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#14 - JRL 7260
Wall Street Journal
July 22, 2003
The Pleasures of Russian Opera: Doleful Choruses and Gloomy Settings
By HEIDI WALESON
New York

If a country's operas reflect its culture, the Kirov Opera's Lincoln Center Festival visit has presented Russia as a brutal, gloomy place, consumed with mystical religious fervor, in constant political turmoil, and regularly overwhelmed by marauding forces. In a tradition also embraced by the country's novelists, this all occurs at considerable length. Four of the national operas on offer during the three-week residency are rarely seen outside Russia. The fifth, Tchaikovsky's "Eugene Onegin," is relatively popular in the West, and no wonder: Though certainly triste in its subject matter and execution, it is musical comedy compared to the rest.

Mussorgsky's "Khovanshchina" (1886; orchestrated by Shostakovich, 1960) is the most familiar of these works to non-Russian audiences. A dour, confusing tale of conspiracy by religious conservatives and opportunistic aristocrats against Peter the Great, it runs 4 hours, with many doleful choruses. But the Kirov forces sold it completely, thanks to the visceral energy generated by the orchestra and chorus under Valery Gergiev. The basses, trombones and horns grabbed the audience by the throat and the haunting choruses, sung with a resonant blend, were poignant expressions of national tragedy. When Mr. Gergiev conducts that well-oiled but sometimes impersonal machine that is the Metropolitan Opera Orchestra, he gets uneven results, but here, conductor and performers were on the same page.

A few of the principal singers had similar vitality: As the Old Believer Marfa, Olga Borodina held her own with her lush mezzo and broad dynamic range, tenor Gegam Grigorian was a forceful Prince Golitisin who made his single scene count, and bass Vladimir Ognovenko, a vivid actor, captured Prince Ivan Khovansky's brutal self-assurance and uncertainty. The old-fashioned, naturalistic production designed by Fyodor Fyodorovsky was an unobtrusive background for the sumptuous period costumes.

By contrast, even the Kirov orchestra couldn't make Prokofiev's "Semyon Kotko" travel. In a desperate attempt to please the Soviet authorities, Prokofiev based the piece, premiered in 1940, on a novella titled "I Am a Son of the Working People." Set in the Ukraine, it features a soldier who returns home after World War I to face the reactionary forces of darkness, who include his beloved's father, Cossacks and evil Germans, and casts his lot with the Communists when these enemies do their worst.

The piece is a largely a text-driven stew of comic bits and conversations, with much of the musical interest coming from the orchestra. Only Act III, which begins with an idyllic love duet and goes on to a hanging and an Armageddon-like burning of the village, is really gripping. In best revisionist style, director Yuri Alexandrov tried to make the piece satirical -- at the end, the entire company dons Communist uniforms and lines up holding red books to sing a paean to the free Ukraine as their leader does a musical-hall turn reminiscent of Monty Python. But the satire seems imposed, and Semyon Pastukh's hideous set, with wrecked machinery, train tracks, and people popping out of holes in the ground, was no fun to look at. None of the singers in the large cast was especially notable.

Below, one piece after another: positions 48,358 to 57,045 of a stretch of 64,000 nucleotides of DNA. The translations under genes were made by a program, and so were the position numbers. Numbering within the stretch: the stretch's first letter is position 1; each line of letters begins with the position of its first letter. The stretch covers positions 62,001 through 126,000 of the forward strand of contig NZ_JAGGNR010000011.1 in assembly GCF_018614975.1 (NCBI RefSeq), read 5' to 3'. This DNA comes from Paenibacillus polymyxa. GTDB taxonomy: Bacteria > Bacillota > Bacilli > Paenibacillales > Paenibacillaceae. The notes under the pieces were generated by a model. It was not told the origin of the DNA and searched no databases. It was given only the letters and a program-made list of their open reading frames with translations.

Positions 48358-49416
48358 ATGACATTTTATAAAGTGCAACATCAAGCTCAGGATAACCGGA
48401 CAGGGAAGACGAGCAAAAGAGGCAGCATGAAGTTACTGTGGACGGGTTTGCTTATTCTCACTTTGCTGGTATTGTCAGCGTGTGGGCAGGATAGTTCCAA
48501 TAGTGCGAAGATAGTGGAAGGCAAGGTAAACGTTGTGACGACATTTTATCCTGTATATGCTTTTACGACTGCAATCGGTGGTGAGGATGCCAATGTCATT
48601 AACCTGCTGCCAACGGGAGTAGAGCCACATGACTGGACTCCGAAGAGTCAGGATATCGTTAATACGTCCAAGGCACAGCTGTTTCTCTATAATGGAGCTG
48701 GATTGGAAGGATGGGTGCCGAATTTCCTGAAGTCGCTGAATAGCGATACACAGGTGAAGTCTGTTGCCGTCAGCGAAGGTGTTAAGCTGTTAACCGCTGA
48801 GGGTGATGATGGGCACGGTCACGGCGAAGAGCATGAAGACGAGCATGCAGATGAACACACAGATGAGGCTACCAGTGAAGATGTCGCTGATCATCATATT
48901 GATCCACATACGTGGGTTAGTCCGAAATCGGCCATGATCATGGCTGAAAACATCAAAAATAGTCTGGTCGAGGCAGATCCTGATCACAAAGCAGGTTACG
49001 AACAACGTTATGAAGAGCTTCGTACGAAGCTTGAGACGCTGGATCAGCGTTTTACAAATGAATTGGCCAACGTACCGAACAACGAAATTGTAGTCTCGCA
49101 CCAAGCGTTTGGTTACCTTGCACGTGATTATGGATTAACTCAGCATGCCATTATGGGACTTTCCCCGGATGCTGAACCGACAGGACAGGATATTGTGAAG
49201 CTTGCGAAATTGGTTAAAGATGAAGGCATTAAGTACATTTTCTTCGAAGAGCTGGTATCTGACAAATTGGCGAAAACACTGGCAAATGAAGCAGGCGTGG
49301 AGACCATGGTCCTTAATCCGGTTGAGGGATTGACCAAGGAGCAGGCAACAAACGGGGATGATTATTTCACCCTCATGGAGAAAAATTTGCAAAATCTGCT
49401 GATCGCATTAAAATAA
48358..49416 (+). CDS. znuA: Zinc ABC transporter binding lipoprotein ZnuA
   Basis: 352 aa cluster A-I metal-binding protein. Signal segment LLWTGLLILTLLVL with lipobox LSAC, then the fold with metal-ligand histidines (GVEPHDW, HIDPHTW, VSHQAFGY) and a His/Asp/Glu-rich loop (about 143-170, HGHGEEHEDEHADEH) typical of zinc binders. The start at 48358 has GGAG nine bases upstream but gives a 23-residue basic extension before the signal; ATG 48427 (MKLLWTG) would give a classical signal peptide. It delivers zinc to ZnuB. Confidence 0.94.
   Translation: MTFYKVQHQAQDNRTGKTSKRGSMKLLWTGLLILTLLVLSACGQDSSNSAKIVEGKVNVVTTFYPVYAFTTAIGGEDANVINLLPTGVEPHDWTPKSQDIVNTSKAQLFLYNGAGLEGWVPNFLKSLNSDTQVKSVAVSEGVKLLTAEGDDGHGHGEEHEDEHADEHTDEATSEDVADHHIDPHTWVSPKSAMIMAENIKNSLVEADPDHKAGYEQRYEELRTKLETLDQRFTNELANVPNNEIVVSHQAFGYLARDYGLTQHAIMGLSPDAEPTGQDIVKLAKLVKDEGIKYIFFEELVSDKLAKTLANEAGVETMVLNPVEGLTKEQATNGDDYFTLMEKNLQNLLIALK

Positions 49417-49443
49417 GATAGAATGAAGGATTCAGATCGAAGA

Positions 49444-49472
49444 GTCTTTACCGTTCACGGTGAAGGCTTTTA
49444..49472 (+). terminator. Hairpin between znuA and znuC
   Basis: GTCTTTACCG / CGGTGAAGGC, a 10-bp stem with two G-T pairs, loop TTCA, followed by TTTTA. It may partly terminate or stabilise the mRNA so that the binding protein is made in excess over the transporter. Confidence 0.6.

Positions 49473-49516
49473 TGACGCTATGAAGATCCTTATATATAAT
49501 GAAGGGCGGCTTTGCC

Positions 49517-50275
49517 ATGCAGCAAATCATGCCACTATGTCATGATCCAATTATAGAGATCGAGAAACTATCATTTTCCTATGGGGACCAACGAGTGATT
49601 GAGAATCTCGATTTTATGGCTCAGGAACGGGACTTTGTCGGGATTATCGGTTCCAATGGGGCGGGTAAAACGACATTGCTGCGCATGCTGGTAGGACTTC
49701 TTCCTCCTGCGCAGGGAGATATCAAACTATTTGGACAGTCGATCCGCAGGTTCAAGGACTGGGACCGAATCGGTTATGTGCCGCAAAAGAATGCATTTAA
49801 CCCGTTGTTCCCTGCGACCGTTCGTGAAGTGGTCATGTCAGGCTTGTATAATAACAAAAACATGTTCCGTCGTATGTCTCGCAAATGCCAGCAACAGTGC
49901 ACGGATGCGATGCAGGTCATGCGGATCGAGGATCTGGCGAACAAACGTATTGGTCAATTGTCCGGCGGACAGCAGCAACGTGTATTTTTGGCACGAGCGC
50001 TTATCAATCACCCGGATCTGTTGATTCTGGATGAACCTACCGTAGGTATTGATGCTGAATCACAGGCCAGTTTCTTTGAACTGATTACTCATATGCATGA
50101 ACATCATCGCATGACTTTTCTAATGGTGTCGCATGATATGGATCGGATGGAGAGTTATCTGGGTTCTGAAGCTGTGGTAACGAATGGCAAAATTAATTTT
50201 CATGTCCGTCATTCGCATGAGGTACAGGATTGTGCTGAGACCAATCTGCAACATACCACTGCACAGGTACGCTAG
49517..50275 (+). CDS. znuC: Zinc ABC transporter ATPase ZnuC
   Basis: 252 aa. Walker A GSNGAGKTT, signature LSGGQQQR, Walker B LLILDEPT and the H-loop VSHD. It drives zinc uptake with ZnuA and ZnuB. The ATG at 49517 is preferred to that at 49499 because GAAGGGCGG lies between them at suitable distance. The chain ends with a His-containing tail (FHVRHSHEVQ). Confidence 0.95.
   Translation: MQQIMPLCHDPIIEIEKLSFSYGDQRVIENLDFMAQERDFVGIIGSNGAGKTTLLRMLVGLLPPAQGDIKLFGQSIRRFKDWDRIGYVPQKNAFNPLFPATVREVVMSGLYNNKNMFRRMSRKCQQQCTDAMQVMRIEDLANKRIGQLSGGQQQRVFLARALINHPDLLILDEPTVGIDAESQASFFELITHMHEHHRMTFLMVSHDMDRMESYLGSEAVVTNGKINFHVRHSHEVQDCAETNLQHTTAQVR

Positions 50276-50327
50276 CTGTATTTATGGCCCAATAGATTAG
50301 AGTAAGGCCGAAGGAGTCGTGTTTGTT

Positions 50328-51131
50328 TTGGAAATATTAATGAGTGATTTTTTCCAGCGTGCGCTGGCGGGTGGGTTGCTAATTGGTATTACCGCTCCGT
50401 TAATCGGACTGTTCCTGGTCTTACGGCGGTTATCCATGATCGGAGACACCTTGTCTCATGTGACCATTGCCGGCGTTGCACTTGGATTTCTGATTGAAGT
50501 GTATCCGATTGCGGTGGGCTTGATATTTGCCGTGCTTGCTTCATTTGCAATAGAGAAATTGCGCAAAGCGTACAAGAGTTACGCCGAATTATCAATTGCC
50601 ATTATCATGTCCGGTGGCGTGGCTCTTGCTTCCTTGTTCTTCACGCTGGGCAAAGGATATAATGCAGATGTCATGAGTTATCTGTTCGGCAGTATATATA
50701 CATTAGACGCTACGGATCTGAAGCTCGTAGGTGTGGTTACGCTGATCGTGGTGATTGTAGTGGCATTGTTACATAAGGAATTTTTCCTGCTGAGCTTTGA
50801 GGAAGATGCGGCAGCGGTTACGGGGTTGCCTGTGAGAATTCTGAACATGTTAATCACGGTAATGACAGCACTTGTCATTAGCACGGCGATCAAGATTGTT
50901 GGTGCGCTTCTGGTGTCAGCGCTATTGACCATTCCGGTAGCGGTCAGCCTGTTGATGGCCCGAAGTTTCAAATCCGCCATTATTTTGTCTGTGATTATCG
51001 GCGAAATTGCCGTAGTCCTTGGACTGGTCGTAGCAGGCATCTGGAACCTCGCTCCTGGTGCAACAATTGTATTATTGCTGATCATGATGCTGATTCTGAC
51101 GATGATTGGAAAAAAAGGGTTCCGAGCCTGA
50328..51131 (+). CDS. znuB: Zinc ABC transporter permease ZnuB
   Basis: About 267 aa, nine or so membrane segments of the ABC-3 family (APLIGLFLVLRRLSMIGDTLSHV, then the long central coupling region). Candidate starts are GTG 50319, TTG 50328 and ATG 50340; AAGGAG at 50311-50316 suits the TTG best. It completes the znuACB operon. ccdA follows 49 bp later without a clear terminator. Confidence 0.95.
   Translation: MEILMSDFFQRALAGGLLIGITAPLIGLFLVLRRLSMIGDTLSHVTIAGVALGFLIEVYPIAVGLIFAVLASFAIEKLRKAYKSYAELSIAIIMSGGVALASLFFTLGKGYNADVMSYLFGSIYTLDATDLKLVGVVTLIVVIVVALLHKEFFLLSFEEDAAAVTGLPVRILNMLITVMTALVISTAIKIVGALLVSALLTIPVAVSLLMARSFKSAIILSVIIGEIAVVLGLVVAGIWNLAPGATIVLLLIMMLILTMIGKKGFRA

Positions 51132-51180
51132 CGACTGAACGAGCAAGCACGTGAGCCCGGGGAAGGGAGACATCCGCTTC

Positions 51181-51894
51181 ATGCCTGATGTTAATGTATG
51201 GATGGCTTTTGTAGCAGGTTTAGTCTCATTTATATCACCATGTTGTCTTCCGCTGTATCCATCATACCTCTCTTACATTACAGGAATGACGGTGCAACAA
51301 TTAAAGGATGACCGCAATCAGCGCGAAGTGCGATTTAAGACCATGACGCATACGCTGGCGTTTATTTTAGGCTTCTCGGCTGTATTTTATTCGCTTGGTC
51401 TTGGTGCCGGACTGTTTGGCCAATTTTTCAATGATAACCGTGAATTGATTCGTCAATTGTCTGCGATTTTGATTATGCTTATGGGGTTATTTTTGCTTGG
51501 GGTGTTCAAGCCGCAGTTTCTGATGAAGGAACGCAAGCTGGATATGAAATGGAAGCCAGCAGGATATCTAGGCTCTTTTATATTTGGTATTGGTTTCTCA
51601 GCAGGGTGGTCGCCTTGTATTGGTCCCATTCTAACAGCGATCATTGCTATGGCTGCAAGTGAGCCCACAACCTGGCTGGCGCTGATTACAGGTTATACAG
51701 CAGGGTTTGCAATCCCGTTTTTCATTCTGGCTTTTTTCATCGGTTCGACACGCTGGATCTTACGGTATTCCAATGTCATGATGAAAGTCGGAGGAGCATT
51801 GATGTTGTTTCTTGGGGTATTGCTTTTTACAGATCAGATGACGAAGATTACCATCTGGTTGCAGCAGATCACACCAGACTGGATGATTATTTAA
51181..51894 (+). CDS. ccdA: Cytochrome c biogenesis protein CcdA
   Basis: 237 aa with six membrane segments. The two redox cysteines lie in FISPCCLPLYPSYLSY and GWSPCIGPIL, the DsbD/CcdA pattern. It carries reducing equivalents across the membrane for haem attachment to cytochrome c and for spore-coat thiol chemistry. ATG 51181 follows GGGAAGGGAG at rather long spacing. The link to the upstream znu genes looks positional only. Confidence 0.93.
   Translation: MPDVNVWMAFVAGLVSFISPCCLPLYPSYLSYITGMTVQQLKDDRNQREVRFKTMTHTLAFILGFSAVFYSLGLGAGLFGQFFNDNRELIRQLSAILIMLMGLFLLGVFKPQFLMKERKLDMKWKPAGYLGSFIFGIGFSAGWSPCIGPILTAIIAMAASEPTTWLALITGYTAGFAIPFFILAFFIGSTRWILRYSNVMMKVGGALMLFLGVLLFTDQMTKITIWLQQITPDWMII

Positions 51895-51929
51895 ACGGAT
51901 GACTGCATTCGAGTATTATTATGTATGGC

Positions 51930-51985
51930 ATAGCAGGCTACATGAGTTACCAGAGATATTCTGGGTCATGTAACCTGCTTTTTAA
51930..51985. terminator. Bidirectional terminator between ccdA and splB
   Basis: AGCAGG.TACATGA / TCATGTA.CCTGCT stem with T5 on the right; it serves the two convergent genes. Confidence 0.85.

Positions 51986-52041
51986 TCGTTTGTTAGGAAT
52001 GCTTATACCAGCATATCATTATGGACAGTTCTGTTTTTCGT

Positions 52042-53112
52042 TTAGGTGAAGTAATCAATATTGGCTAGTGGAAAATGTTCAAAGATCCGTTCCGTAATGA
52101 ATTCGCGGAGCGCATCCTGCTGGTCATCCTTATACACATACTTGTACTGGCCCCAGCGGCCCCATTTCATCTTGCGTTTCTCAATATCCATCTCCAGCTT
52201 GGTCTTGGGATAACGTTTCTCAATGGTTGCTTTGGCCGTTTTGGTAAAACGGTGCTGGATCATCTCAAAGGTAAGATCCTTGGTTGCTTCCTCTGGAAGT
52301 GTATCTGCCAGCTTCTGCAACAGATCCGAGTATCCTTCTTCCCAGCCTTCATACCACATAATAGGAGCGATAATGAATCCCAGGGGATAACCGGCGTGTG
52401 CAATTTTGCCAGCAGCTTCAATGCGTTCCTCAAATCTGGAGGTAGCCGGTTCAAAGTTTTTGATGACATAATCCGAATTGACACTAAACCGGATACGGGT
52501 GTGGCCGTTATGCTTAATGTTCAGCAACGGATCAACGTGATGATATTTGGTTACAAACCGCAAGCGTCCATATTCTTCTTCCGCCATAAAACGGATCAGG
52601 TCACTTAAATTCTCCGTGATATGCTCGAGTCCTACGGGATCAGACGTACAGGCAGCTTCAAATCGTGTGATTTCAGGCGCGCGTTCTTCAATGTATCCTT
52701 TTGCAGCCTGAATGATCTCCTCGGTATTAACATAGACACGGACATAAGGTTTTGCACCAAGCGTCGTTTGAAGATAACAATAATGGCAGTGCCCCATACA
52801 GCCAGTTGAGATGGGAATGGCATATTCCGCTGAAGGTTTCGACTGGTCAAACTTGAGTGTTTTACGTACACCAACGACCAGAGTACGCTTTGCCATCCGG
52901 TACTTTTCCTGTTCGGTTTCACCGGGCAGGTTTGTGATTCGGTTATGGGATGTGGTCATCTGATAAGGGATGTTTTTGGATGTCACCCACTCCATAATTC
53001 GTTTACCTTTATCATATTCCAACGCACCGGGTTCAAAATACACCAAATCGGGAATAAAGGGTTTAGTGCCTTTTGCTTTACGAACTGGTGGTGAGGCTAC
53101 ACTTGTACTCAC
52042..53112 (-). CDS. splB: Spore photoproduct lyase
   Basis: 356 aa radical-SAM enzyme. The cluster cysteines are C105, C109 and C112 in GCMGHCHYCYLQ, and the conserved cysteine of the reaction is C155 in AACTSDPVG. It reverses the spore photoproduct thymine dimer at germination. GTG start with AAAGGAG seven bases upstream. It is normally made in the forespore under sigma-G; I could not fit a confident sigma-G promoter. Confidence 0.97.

Anton Rubinstein's "The Demon" (1875), presented in concert form, was not much better. In this traditional Romantic opera, which sounds like early Verdi without the climaxes, a demon, a cross between Faust and Mephistofeles, falls in love with a mortal woman who is tempted but finally rescued by the heavenly choir.

Many numbers feature soloist with chorus, so there's some lively interplay, but many of the arias could be trimmed. As Tamara, Marina Mescheriakova, who has sung some uneven Verdi at the Met, was in her element here and proved to be an expressive dramatic soprano. The Demon, bass Yevgeny Nikitin, had a nice instrument, but he sounded overstressed by the demands of the role and often resorted to yelling. A more pleasing experience came from the lyric tenor Yevgeny Akimov as Prince Sinodal, Tamara's suitor, who had some lovely tunes but was regrettably killed off by the Demon halfway through the opera.

Rimsky-Korsakov's "The Invisible City of Kitezh and the Maiden Fevronia" (1907) fuses two Russian legends, those of a city that was magically hidden by mist when attacked by Tartars and of a girl with healing powers who marries a prince. There's not a lot of action in this 4 hour evening, other than the inevitable city-sacking and bad behavior by those Tartars, but Rimsky's score contains long stretches of ravishingly beautiful music that evoke both Fevronia's intimacy with the natural world and the miraculous transformations of the story. The religious fervor of this opera makes it an interesting companion to "Khovanshchina"'s political themes.

As performed by Mr. Gergiev's forces, the shimmering transparency of the music had its own mystical effect on the listeners. Despite a rather metallic soprano, Mlada Khodolei was a touching and expressive Fevronia; tenor Oleg Balashov was her ardent prince; and tenor Nikolai Gassiev was impressive as the disreputable drunk Grishka, who first attacks Fevronia and then is rescued by her.

Director/designer Dmitry Cherniakov did the transformations with light (by Gleb Filshtinksy), and offered minimalist, monochromatic stage pictures: At one point, the citizens of Greater Kitezh, costumed in pearly gray, filled the otherwise empty stage in motionless rows for over half an hour. He left it to the music to provide the color -- which it did, gloriously.

Ms. Waleson last wrote for the Journal about recent productions of early operas in Boston and New York.

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